“Unless a grain of wheat falls into the earth and dies, it remains alone; but if it dies, it bears much fruit.” – John 12:24
“The last enemy to be destroyed is death...Death is swallowed up in victory.” – 1 Corinthians 15:26, 54
"The greater the sin, the greater the mercy, the deeper the death and the brighter the rebirth.” - C. S. Lewis
"This story...has the very taste of primary truth." - J. R. R. Tolkien

Friday, November 13, 2009

Religion/Morality as a Product of Evolution?

…A second example: a while ago I saw an advertisement for a seminar entitled “Religion as a product of evolution.” Most Christians, upon seeing this, would have some hesitations. And indeed, many would argue that if religion is a product of evolution, then it would be only that and could not be an accurate description of reality (its claims could not be true). But is it possible that our capability for religious/spiritual thoughts and practices could be attributed both to the physical process of evolution and to a God who is using that process to reveal himself? I think it is. Our tendency as physical beings to develop religious practices and seek a greater spiritual meaning to reality may be due to evolution, but that does not mean it is not also due to God. Rather, if supposing that God exists and is a God that wants to create physical beings that seek after him, one would expect him to create beings with this inclination through a physical process. That spirituality can be thought of in biological terms does not mean that one can think of it no other way. Consequently, one could, for example, think of Christianity both as the one true description of reality and as a way of human thinking that arose due to evolution. God wanted us to understand the big picture of what the world is all about, and he gave us that understanding by means of our physical bodies and the physical process of evolution.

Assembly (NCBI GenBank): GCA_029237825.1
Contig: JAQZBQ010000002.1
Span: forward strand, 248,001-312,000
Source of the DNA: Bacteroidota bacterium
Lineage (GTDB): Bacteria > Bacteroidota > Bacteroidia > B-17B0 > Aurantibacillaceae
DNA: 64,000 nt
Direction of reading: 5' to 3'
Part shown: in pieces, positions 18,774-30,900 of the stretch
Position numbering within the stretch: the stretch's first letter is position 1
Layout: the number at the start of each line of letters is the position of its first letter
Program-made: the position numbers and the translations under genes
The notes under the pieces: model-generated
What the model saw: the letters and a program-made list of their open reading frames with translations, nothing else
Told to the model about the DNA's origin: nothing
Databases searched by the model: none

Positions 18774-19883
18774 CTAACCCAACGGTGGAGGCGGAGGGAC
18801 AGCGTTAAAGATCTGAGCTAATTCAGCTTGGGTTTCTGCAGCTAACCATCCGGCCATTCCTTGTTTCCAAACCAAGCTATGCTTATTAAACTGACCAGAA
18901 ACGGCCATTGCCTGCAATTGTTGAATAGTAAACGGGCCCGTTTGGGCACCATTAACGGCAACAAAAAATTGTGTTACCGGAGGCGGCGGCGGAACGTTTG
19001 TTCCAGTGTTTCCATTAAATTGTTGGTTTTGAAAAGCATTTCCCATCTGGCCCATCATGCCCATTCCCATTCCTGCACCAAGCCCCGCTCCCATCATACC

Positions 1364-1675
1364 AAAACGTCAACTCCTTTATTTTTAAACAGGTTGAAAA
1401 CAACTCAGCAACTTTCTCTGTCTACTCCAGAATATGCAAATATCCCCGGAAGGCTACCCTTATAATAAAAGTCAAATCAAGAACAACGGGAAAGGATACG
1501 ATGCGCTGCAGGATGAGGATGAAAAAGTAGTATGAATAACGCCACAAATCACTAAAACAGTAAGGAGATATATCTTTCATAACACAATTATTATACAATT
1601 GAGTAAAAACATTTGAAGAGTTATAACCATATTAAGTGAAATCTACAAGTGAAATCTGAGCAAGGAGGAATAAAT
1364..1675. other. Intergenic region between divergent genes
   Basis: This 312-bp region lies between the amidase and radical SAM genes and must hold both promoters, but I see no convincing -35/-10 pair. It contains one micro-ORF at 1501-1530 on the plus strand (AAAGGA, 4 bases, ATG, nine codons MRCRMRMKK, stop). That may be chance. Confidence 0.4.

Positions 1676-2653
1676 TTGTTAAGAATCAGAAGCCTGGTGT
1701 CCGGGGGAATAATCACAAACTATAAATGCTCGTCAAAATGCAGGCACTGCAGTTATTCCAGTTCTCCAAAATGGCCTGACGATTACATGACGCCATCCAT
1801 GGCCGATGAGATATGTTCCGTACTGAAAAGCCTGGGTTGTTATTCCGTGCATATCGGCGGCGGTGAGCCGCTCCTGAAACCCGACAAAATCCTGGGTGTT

A third example: morality. The idea is exactly the same here. One might initially think that if our moral inclinations can be understood in terms of our sociobiological history as a species, then they are no more than sociobiological phenomena. Equivalently, one might thing that if our understanding of morality takes place within the brain, then morality itself is a biological event. But again, supposing that God exists, has some moral standard, and decides to create physical beings and reveal that morality to them, one would only expect him to cause an awareness of morality to develop in us through evolution, which is, again, God’s physical means of creating beings in his image…

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